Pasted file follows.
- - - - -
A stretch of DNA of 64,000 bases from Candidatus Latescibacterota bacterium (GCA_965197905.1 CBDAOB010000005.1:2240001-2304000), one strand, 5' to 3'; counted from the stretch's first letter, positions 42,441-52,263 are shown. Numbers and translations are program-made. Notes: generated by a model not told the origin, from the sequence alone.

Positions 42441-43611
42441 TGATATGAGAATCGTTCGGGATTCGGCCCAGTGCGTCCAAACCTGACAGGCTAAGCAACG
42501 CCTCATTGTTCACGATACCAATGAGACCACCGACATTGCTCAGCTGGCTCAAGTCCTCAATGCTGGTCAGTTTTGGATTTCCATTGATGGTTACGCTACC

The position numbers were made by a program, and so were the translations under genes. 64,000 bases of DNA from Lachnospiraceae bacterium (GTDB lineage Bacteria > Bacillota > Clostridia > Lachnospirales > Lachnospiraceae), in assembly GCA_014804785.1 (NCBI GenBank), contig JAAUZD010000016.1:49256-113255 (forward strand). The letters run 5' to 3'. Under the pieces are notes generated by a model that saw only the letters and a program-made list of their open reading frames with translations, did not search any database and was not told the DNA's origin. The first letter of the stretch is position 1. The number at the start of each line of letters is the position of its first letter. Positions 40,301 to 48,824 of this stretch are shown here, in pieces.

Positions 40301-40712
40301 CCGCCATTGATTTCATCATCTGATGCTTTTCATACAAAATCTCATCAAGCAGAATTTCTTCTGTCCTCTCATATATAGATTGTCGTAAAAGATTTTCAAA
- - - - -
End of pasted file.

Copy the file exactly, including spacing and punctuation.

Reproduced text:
A stretch of DNA of 64,000 bases from Candidatus Latescibacterota bacterium (GCA_965197905.1 CBDAOB010000005.1:2240001-2304000), one strand, 5' to 3'; counted from the stretch's first letter, positions 42,441-52,263 are shown. Numbers and translations are program-made. Notes: generated by a model not told the origin, from the sequence alone.

Positions 42441-43611
42441 TGATATGAGAATCGTTCGGGATTCGGCCCAGTGCGTCCAAACCTGACAGGCTAAGCAACG
42501 CCTCATTGTTCACGATACCAATGAGACCACCGACATTGCTCAGCTGGCTCAAGTCCTCAATGCTGGTCAGTTTTGGATTTCCATTGATGGTTACGCTACC

The position numbers were made by a program, and so were the translations under genes. 64,000 bases of DNA from Lachnospiraceae bacterium (GTDB lineage Bacteria > Bacillota > Clostridia > Lachnospirales > Lachnospiraceae), in assembly GCA_014804785.1 (NCBI GenBank), contig JAAUZD010000016.1:49256-113255 (forward strand). The letters run 5' to 3'. Under the pieces are notes generated by a model that saw only the letters and a program-made list of their open reading frames with translations, did not search any database and was not told the DNA's origin. The first letter of the stretch is position 1. The number at the start of each line of letters is the position of its first letter. Positions 40,301 to 48,824 of this stretch are shown here, in pieces.

Positions 40301-40712
40301 CCGCCATTGATTTCATCATCTGATGCTTTTCATACAAAATCTCATCAAGCAGAATTTCTTCTGTCCTCTCATATATAGATTGTCGTAAAAGATTTTCAAA